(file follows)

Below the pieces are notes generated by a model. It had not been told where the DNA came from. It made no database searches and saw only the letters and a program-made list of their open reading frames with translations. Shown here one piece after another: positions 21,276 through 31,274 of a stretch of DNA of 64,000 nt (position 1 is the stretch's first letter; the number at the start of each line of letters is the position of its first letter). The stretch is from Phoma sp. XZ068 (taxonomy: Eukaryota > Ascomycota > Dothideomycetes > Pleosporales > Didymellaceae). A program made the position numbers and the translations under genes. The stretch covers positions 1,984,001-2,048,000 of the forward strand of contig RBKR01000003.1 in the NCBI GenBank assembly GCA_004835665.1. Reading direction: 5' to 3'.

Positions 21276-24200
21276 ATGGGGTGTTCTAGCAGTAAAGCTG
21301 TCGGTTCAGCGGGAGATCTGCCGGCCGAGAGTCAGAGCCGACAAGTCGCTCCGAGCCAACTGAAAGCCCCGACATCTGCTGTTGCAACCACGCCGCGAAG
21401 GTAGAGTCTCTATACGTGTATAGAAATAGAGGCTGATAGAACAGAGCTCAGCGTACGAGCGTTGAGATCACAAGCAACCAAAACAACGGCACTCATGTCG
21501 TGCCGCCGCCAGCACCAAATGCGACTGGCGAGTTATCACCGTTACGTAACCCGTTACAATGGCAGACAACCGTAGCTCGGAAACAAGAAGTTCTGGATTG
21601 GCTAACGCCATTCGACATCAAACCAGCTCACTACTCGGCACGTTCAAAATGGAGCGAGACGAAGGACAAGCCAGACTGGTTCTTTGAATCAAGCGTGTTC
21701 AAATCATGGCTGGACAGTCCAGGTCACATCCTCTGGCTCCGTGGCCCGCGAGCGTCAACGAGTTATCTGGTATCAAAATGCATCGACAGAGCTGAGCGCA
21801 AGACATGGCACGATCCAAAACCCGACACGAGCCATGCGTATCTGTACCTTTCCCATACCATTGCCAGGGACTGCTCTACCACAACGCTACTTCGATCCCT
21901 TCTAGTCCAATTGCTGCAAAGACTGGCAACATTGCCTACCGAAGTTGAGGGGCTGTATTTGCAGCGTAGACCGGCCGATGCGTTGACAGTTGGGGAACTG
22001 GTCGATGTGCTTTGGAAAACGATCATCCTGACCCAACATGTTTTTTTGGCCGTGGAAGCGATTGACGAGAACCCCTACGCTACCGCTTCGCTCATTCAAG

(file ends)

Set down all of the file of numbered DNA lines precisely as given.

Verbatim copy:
Below the pieces are notes generated by a model. It had not been told where the DNA came from. It made no database searches and saw only the letters and a program-made list of their open reading frames with translations. Shown here one piece after another: positions 21,276 through 31,274 of a stretch of DNA of 64,000 nt (position 1 is the stretch's first letter; the number at the start of each line of letters is the position of its first letter). The stretch is from Phoma sp. XZ068 (taxonomy: Eukaryota > Ascomycota > Dothideomycetes > Pleosporales > Didymellaceae). A program made the position numbers and the translations under genes. The stretch covers positions 1,984,001-2,048,000 of the forward strand of contig RBKR01000003.1 in the NCBI GenBank assembly GCA_004835665.1. Reading direction: 5' to 3'.

Positions 21276-24200
21276 ATGGGGTGTTCTAGCAGTAAAGCTG
21301 TCGGTTCAGCGGGAGATCTGCCGGCCGAGAGTCAGAGCCGACAAGTCGCTCCGAGCCAACTGAAAGCCCCGACATCTGCTGTTGCAACCACGCCGCGAAG
21401 GTAGAGTCTCTATACGTGTATAGAAATAGAGGCTGATAGAACAGAGCTCAGCGTACGAGCGTTGAGATCACAAGCAACCAAAACAACGGCACTCATGTCG
21501 TGCCGCCGCCAGCACCAAATGCGACTGGCGAGTTATCACCGTTACGTAACCCGTTACAATGGCAGACAACCGTAGCTCGGAAACAAGAAGTTCTGGATTG
21601 GCTAACGCCATTCGACATCAAACCAGCTCACTACTCGGCACGTTCAAAATGGAGCGAGACGAAGGACAAGCCAGACTGGTTCTTTGAATCAAGCGTGTTC
21701 AAATCATGGCTGGACAGTCCAGGTCACATCCTCTGGCTCCGTGGCCCGCGAGCGTCAACGAGTTATCTGGTATCAAAATGCATCGACAGAGCTGAGCGCA
21801 AGACATGGCACGATCCAAAACCCGACACGAGCCATGCGTATCTGTACCTTTCCCATACCATTGCCAGGGACTGCTCTACCACAACGCTACTTCGATCCCT
21901 TCTAGTCCAATTGCTGCAAAGACTGGCAACATTGCCTACCGAAGTTGAGGGGCTGTATTTGCAGCGTAGACCGGCCGATGCGTTGACAGTTGGGGAACTG
22001 GTCGATGTGCTTTGGAAAACGATCATCCTGACCCAACATGTTTTTTTGGCCGTGGAAGCGATTGACGAGAACCCCTACGCTACCGCTTCGCTCATTCAAG